Ewan McGregor has proven time and again that he is worthy of our respect as an actor. The same can’t be said about him as a director – at least not yet. Making its world premiere at the Toronto International Film Festival, McGregor’s directorial debut AMERICAN PASTORAL, a drama based on the Pulitzer Prize-winning Philip Roth novel of the same name, is ambitious but falls far from the hype surrounding it.
Like many of Roth’s novels, American Pastoral explores Jewish and American identity. Adapted by John Romano for the big screen, this story follows the story of high school Golden Boy-turned-successful businessman Seymour “Swede” Levov (McGregor), his beauty queen wife-turned-cowhand Dawn (Jennifer Connelly) and his impressionable daughter with a stutter Merry (Dakota Fanning). They are an idyllic All-American family, but as society goes deeper and deeper into the Vietnam War and revolutionary turmoil, their family starts to unravel beginning with their daughter who goes on a militant tirade and rebels against the government as well as her family. Swede tries his best to keep his family together, but his daughter doesn’t make it easy and his wife begins to go into a downward spiral — but the more he tries, the worse things seem to get. And that goes double for this film. As each minute passes, you hope things get better, but it just keeps on digging itself into a hole.
Given the high hopes surrounding American Pastoral, it’s unfortunate that there are more things wrong with it than right. The novel is narrated by a friend of Swede’s brother, which may work in a literary sense, but it simply doesn’t translate cinematically. Having an outsider narrate the life of a family that he is not directly related to disconnects the story from its primary players — which lost me from the get-go.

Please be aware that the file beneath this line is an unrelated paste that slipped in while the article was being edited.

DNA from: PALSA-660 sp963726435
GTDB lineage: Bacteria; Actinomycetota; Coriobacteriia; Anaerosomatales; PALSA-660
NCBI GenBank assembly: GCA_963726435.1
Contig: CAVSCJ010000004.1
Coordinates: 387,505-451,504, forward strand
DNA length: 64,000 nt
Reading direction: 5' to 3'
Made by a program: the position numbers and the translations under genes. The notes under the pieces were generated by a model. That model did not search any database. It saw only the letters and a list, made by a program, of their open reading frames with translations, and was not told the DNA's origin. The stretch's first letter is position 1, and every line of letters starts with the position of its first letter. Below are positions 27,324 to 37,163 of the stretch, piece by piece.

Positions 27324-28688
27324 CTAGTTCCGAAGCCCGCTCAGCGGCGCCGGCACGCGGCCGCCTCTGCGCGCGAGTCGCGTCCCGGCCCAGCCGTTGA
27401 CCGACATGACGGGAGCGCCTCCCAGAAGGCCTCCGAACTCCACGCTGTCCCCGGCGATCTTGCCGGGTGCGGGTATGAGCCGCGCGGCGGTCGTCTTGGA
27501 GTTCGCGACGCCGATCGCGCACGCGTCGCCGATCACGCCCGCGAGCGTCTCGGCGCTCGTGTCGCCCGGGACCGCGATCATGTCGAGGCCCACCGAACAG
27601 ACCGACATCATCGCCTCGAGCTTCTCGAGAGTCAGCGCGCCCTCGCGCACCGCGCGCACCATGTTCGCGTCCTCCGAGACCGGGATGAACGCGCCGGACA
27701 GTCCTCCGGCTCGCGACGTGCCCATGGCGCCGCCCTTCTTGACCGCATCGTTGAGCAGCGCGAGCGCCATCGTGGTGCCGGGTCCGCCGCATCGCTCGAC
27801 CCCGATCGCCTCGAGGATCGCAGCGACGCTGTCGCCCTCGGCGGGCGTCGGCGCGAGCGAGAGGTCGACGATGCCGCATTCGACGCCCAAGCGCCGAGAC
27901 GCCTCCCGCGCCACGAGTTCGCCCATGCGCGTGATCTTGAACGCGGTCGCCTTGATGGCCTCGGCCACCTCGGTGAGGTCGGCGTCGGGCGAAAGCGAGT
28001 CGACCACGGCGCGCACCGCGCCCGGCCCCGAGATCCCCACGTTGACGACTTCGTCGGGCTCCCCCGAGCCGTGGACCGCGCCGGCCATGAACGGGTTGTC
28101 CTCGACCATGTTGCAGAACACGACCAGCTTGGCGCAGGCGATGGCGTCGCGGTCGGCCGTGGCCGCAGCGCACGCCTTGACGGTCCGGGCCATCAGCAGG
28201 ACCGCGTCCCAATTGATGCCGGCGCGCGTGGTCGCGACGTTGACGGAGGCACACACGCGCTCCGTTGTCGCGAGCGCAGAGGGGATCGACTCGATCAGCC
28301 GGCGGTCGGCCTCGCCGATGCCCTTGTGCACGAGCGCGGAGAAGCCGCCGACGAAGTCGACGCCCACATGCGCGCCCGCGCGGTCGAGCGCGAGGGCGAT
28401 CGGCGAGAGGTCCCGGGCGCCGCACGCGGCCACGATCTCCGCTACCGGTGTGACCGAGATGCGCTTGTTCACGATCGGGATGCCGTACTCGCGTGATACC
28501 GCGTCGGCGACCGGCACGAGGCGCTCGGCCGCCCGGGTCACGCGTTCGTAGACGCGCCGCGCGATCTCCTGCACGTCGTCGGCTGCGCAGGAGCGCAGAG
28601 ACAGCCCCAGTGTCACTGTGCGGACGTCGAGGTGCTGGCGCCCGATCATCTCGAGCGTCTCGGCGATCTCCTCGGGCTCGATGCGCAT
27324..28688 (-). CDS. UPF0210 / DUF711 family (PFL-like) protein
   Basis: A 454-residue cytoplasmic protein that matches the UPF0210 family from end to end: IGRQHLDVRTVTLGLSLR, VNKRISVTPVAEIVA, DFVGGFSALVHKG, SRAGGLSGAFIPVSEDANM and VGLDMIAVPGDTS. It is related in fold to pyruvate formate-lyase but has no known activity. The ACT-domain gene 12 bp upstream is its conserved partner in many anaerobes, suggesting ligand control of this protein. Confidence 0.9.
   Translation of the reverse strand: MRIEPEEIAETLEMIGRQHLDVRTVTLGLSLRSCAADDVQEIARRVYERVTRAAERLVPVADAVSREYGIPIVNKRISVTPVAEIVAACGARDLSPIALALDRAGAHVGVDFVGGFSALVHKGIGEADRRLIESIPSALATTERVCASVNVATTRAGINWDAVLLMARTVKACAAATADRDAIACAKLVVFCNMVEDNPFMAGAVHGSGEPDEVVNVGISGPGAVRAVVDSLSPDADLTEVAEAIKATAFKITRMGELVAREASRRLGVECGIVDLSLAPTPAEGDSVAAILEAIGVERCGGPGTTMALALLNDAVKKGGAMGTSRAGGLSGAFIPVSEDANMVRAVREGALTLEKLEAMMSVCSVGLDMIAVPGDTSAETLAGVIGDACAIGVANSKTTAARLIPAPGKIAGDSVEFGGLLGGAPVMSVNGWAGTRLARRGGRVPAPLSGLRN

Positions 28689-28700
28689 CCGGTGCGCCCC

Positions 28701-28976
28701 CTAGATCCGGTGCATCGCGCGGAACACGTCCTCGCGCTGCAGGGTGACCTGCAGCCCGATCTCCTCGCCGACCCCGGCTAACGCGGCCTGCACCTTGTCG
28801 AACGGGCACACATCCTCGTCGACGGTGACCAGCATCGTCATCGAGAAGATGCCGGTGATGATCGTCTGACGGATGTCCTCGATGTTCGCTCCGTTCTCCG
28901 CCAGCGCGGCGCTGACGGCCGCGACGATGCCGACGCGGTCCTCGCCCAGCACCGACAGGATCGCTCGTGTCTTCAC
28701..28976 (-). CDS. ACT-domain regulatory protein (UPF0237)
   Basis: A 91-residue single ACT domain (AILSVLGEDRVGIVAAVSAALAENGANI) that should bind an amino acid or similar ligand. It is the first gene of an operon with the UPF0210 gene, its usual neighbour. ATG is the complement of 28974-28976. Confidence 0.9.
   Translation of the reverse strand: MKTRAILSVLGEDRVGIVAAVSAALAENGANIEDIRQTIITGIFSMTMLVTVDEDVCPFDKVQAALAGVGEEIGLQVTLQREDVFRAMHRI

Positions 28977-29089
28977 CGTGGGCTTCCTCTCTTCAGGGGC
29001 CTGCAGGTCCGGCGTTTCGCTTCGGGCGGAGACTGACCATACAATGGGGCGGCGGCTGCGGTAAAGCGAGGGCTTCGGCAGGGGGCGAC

If an outsider narrating doesn’t bother you, don’t worry. There are plenty of other problems worth noting. There’s the bizarre CG effects to make Connelly and McGregor look freakishly young. There’s the overall heavy-handed storytelling, unbalanced pace, and stiff, awkward execution of the dialogue that makes the film painfully pedestrian. There is also no deftness in the blending of the socially conscious Vietnam-era political unrest with the family drama; rather, it’s forced and fails to connect. And although it’s entertaining to watch Fanning’s Merry become a fully unhinged, horrible human being, it was a performance that eventually became too obnoxious to take seriously.
American Pastoral has beautiful art direction and includes some satisfying moments — mostly the moments of intense conflict because it provides a very temporary modicum of excitement. But aside from that, it’s a struggle to watch — and it’s always more difficult to watch a film that you were hoping to like. McGregor’s passion for this film shows, but fervent passion does not always a good film make.
Dino-Ray Ramos watches too much TV, enjoys reality singing competitions and laughs inappropriately during dramatic films. He’s a fan of comedy, podcasts, and comedy podcasts. He’s a reformed comic book geek and thinks “The Goonies” is the best movie of all time. When he isn’t stuffing his face with a burrito, he’s thinking about his next trip to Disneyland.
Running time: 126 minutes
Dino-Ray Ramos | Staff Writer